Mitch Joel knows how hard it can be for brands to connect with consumers today. So the president of Canadian marketing agency Twist Image is out to help businesses update their strategies for a digital world. In this interview, he discusses five key "movements" affecting the marketing landscape - direct relationships, sex with data, utilitarianism marketing, the passive and active movement, and the one-screen world - and how brands can harness these trends to stay competitive.
Brands are more important than ever, says Mitch Joel. But in a world where consumers are hyper-connected, they need to radically change their behavior. Stuck in “purgatory,” these brands need a roadmap to help get out of it.
In Joel’s latest book, Ctrl Alt Delete: Reboot Your Business. Reboot Your Life. Your Future Depends On It, the president of Canadian marketing agency Twist Image tells companies how it is — change how you do business, or go out of business. We spoke with him about the major shifts (“movements”) he sees coming, what marketers need to do as a result, and the brands that are getting it right.
What are these “five movements” you’ve been stressing in your book?
The first is “the power of direct relationships.” Now, the battle for this direct relationship is not just with your competitors, but with your business partners too. Think, for example, about an author trying to put a book in a store. It’s not just the author who’s trying to connect directly with their fans. There’s also the publisher, the retailer ... you could go on and on. For the actual author to engender that direct relationship with the reader isn’t as obvious as it may seem at first.
Once you have the direct relationship, there’s the understanding of how to nurture it — a movement I call “sex with data.” It’s not as provocative as it may sound. It’s about what to do with all the analytics we can capture, things like email addresses and performance based search. How does that come together with the social-based information? This is data you can’t necessarily capture yourself as a brand, but you can definitely use and harness.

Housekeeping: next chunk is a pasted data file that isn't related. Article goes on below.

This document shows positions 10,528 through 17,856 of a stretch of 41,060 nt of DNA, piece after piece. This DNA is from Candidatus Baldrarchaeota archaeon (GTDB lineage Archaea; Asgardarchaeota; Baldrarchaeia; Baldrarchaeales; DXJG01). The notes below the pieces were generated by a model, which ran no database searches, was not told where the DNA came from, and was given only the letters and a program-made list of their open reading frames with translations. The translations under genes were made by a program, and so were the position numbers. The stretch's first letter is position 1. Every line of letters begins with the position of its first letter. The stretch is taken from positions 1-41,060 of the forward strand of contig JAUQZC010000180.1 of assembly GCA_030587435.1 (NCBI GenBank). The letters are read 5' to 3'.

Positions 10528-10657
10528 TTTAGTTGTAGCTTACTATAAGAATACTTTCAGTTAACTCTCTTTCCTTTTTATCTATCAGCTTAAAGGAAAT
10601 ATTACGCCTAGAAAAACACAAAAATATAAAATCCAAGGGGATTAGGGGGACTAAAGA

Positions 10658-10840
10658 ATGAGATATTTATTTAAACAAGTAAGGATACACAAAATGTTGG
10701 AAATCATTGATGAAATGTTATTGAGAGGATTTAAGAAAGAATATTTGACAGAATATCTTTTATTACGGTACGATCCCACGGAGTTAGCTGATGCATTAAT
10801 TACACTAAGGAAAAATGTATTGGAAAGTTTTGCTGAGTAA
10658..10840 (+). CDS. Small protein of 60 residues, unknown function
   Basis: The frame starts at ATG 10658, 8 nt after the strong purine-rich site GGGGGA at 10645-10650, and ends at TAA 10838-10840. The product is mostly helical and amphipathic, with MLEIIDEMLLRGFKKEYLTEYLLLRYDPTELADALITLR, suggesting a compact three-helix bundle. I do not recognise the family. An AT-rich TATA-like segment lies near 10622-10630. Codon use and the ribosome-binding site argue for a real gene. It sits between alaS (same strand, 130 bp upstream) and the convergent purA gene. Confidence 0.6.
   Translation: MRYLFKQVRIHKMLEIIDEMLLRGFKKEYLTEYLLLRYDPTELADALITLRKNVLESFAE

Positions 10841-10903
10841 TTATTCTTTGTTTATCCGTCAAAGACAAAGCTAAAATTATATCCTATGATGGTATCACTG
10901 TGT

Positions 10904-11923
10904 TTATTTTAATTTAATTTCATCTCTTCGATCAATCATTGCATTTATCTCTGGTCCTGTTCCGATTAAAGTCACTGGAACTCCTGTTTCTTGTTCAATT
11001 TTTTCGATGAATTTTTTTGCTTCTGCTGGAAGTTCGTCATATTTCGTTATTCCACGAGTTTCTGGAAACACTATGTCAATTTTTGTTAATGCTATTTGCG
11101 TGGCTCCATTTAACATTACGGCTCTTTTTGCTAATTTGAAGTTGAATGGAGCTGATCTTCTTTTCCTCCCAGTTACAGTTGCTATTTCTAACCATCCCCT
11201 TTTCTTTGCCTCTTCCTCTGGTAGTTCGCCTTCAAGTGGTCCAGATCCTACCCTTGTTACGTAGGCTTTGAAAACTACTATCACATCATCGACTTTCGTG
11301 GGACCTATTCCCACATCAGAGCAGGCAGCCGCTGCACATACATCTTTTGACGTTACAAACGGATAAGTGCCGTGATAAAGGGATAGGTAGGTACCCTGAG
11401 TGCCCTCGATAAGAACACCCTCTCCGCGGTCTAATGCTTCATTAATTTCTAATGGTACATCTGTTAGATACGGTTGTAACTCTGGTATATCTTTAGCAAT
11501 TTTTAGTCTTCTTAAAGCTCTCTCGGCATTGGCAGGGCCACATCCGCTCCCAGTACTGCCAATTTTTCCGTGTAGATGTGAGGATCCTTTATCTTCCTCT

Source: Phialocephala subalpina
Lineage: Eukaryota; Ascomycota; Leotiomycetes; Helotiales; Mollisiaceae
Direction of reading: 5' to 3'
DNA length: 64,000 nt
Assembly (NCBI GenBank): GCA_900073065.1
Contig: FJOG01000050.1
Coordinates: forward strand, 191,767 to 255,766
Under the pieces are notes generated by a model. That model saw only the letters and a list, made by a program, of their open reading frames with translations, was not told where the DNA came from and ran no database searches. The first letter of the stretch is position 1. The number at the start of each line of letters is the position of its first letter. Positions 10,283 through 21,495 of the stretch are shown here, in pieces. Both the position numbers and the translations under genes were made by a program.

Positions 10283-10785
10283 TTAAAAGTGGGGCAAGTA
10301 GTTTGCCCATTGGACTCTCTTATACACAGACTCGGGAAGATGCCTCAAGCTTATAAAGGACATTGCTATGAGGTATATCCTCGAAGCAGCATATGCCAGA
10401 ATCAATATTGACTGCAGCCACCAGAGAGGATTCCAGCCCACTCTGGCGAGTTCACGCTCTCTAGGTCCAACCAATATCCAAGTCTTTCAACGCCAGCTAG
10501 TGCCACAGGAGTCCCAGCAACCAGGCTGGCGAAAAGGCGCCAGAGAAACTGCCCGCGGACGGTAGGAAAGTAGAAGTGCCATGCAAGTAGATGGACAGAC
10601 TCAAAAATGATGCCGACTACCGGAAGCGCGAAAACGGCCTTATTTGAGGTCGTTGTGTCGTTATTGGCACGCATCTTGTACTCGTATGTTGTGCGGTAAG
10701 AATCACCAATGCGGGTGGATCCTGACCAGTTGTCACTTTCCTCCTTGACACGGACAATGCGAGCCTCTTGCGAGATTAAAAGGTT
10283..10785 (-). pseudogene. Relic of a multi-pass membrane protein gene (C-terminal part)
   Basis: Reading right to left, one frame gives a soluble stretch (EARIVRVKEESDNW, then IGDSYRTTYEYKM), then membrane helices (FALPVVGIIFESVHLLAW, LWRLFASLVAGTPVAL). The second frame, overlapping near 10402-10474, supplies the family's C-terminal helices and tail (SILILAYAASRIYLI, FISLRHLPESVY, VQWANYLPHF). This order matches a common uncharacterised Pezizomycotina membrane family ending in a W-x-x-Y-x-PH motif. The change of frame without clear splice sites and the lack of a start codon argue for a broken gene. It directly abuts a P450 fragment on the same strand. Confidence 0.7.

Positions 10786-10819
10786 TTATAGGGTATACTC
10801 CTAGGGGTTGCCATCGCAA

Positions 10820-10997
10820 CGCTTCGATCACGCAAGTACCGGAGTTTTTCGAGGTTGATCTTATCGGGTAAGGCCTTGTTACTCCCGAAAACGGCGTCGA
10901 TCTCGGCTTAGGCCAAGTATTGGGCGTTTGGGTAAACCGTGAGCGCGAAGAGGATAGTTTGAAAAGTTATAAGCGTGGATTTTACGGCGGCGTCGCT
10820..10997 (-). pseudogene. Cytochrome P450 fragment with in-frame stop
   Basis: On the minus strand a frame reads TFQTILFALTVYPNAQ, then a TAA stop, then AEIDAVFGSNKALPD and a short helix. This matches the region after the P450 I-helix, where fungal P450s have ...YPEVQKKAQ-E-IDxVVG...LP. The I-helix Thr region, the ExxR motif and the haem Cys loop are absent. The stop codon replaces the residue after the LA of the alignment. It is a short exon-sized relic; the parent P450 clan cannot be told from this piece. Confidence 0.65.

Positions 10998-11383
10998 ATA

From there, one of the biggest opportunities — one that most brands aren’t taking advantage of — is something I call “utilitarianism marketing.” It's a big mouthful that basically says “brands can now create utility.”
Then you start thinking differently about your advertising dollars, and this movement I call the “passive and active movement.” It’s about understanding questions like: When are our consumers active or passive with our brand? Is our advertising active when they're active and passive when they're passive? Are the channels that we're advertising on active when the consumers are active or passive when they are passive and more? And, lastly, is the platform a predominantly active or passive one?
There’s one strategy, and that strategy is to connect with the consumer, where the only screen that matters is the one that’s in front of them. I don’t think there’s one screen that rules them all. I think where we’re at a point where all screens rule.
Once you understand that, you move into the final movement, something I call the “one-screen world.” It’s not about three or four screens, it’s not about web and mobile, and it’s not about TVs. It’s about “the only screen that matters is the screen that's in front of me.” How does your brand dance in a world where screens are connected?
Are you suggesting brands need to focus on finding the screen that matters the most to a consumer?
We live in a world where most brands are thinking: “What’s my mobile strategy?”, “What’s my web strategy?”, “What’s my e-commerce strategy?”, “What’s my social media strategy?”. Bad strategy. There’s one strategy, and that strategy is to connect with the consumer, where the only screen that matters is the one that’s in front of them. I don’t think there’s one screen that rules them all. I think where we’re at a point where all screens rule.
One of the most compelling concepts you talk about is “utilitarianism marketing.” Can you give an example of a brand that’s being especially useful?
One of my favorite examples is an app called Sit or Squat that tells you how close you are to a clean public bathroom. You can add, rate, and comment on bathrooms. It’ll tell you which bathrooms are handicap accessible, which bathrooms have changing tables. And it’s all brought to you by Charmin.
Are there any other brands that out there you think hitting all these points and doing right?
Chipotle did a great animation video back in 2011 with Willie Nelson Covering Coldplay. It took off like a rocket. The ad was interesting and creative, but what really traces into this world is that you could buy this song for 99 cents on iTunes, and they would donate the money to a good cause. Suddenly, you have a brand that’s generating significant income, upwards of millions of dollars in revenue, from a song that’s building a better brand story.
Chipotle also caused a stir with its most recent creative ad, ”The Scarecrow.”
Yes, it’s another compelling animation video featuring a great song by Fiona Apple. But the big part now is they’ve got a game. The game is very dynamic, very cool. It’s up there with the coolest of cool games, but it builds understanding and knowledge too. … It pushes things beyond advertising, it pushes them to engagement, it pushes them to marketing, it pushes them into so many different areas.
Can you call out any specific brands you think could do better?
I don’t think it’s a question of calling out one or two brands. I think if you start understanding those five foundational movements that I talk about in my book, you’ll see that most brands aren’t there. … I’m fascinated with the fact that the vast majority of every brand isn’t doing it, and they’re still based off the traditional advertising complex.